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A really incredible story - click here - tells of the survival of a New York window cleaner that fell around 500ft, or 47 storeys, and survived with multiple injuries. After several operations he is now talking and it's envisaged he will be able to walk again. His younger brother also fell but alas was killed instantly.
How anyone could survive such a fall is quite astonishing. TC.
In a way, that makes it even more remarkable - there were more chances of a critical blow to the head before he even met the ground.
Does nothing to change my feeling about heights....
I'm quite happy being in a 747 at 35,000 feet, but once I was invited to visit a client's new office building that was under construction in Hong Kong. They use bamboo scaffolding on these buildings, because of its ability to flex in a typhoon, and I was taken up to the twenty third floor to see the view. There were no perimeter walls - just a floor slab - and my client and I were invited to walk to the edge. The scaffolding was moving gently, and the foreman said 'walk out onto it, you'll get a spectacular view'. I just couldn't do it.
A dumper truck driver was blithely going backwards and forwards about a metre from the edge, but I couldn't wait to get back down to ground level.
In that situation, I think my stomach would be way ahead of me!
I had no fear of heights when younger and often would amuse myself climbing up things to jump off.These days though,I get very very unsteady when faced with just a few feet that I might fall.I also recall my disbelief when told that in asia they use bamboo which can flex,but have since watched several TV programs about the use of this material for scaffold.
To fall 500ft though & survive is incredible.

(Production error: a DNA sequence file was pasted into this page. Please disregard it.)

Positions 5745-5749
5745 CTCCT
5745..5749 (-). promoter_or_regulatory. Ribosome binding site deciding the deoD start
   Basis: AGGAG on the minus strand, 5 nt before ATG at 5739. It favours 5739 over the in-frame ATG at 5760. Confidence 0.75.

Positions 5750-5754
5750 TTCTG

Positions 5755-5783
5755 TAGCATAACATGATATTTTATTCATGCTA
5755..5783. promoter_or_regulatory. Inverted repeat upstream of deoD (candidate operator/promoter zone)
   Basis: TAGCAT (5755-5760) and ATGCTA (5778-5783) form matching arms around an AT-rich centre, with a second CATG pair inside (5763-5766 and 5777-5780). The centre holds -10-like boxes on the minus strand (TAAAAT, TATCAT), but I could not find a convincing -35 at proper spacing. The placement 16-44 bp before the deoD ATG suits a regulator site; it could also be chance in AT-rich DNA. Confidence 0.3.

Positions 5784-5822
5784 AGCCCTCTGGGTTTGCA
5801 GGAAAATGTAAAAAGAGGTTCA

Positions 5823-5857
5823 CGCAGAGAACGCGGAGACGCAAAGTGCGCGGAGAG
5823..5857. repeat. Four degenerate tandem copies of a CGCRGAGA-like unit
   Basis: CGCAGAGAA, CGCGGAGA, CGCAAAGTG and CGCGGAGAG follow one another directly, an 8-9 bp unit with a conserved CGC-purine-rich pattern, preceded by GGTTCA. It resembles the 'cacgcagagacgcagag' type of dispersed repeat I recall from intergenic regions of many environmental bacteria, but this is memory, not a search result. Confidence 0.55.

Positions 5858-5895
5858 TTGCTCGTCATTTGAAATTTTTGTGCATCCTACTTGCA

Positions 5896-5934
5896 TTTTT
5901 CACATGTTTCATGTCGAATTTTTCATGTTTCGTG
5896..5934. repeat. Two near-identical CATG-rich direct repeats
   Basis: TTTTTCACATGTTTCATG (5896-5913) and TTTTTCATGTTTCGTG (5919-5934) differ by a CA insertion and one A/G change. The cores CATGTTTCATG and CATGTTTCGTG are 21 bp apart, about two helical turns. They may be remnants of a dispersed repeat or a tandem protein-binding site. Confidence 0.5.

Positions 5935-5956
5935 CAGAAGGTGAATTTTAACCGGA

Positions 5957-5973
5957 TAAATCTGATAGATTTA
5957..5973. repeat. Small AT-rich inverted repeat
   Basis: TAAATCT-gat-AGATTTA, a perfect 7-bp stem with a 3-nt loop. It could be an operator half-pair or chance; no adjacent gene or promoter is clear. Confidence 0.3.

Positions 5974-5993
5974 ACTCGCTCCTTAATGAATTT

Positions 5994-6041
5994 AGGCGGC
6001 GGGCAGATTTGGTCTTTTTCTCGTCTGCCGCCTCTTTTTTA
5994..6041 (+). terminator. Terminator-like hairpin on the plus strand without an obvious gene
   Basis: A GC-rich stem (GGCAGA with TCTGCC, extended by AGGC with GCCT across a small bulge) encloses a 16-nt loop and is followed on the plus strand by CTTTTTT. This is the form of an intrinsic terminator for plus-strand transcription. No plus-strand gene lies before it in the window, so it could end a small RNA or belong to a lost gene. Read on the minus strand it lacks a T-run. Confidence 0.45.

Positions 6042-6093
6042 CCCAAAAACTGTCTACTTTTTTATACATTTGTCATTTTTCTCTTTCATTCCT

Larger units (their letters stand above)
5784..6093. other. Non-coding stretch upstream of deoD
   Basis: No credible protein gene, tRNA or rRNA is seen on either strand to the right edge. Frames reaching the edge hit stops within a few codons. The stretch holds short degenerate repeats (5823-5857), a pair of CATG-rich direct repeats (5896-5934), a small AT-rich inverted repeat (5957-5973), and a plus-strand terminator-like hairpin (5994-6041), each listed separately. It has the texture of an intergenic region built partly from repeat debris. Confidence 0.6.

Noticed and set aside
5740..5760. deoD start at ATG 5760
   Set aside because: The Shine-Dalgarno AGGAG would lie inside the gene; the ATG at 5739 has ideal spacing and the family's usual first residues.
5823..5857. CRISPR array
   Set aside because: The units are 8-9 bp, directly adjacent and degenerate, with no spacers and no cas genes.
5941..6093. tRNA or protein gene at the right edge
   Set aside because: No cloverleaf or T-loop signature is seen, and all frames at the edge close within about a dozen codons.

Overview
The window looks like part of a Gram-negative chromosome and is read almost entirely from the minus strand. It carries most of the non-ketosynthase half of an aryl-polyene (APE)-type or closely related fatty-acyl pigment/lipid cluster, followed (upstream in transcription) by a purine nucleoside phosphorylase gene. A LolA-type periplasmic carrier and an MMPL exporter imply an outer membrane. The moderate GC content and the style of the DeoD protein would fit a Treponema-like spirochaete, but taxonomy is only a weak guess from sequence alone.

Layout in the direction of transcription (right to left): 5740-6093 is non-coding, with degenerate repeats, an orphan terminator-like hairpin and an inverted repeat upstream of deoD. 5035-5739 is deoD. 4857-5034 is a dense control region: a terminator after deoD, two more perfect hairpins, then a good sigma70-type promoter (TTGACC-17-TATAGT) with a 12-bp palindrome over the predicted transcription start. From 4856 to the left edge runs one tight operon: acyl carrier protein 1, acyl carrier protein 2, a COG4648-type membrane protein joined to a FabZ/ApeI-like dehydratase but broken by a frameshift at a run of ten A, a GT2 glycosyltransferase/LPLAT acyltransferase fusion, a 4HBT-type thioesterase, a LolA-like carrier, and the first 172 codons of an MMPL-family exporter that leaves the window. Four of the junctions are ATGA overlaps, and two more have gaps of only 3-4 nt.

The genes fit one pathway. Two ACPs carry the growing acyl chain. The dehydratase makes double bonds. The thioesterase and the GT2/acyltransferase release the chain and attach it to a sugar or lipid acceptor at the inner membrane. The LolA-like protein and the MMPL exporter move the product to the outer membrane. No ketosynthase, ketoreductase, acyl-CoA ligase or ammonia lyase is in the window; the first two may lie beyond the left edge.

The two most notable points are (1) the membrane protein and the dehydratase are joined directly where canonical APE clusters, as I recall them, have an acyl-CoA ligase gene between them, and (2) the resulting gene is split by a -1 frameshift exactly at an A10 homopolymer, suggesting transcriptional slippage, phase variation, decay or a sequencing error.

Like several postings, I just hate being at an edge only a few feet above ground, but love looking down from an aircraft when the nearer the ground the better.
Way back in '63? I was able to go with a party to the tower on the Welsh end of the old Severn Bridge
The builders were still cable spinning and there was a catwalk down to the centre. It had four or five slim cables including one each for a hand rail, weldmesh to walk on and at the sides to about waist height.
400' below was the incomplete roadway and the river.
All six of us gulped and though one said No and went back down the lift the rest of us took the once in a lifetime walk down.
I can remember thinking that if I tripped I would only scratch myself on the raw mesh so just did what we came for - to look and take pictures. It was very very impressive.
you can take a walk on the new Grand Canyon Skywalk, which involves walking onto a horseshoe-shaped, glass-bottomed platform that projects 70 feet out over the edge of the Canyon.
There's a 4000 foot drop beneath you and the other 119 maniacs who are out there with you at any one moment. You have to wear special soft shoes so you don't scratch the glass.
According to my wife I'll be out on it later this year.
Fancy being be the first to try a bungee-jump from it then, Peter? It's near enough horseshoe shaped, so your luck should hold out! :o) TC.
Like Chegs ®™ I was pretty fearless as a child where heights were concerned but not any more. My balance isn't what it used to be (compounded by badly breaking my ankle last year - after being in plaster for several weeks one has to learn to walk again, plus the ankle is important in balancing...). Anyway, I digress.
Having been to Las Vegas a few times I've been tempted to take a helicopter ride to the Grand Canyon but I've been put off by the price. Like the FE I have no fear of heights when in an aircraft. But there is no way that I would go near the Grand Canyon on foot - see for example
A while ago, to celebrate our 25th anniversary, we visited friends in Canada and one of the many highlights was a helicopter trip over Niagara Falls. To say it was ‘awesome’ would be an understatement however we weren’t afraid because we were too busy constantly looking all around us.
I was more afraid/alarmed when, in the early 60’s when the bank on the Canadian side was less developed, I stood at a point and took in the view. Looking to my right the vast volume of water seemed to hurtle straight for me, looking to my left it just thundered over the edge to the unseen river bed below – now that did scare me, the noise and spray and the feeling that I was only feet away from all that destructive power!
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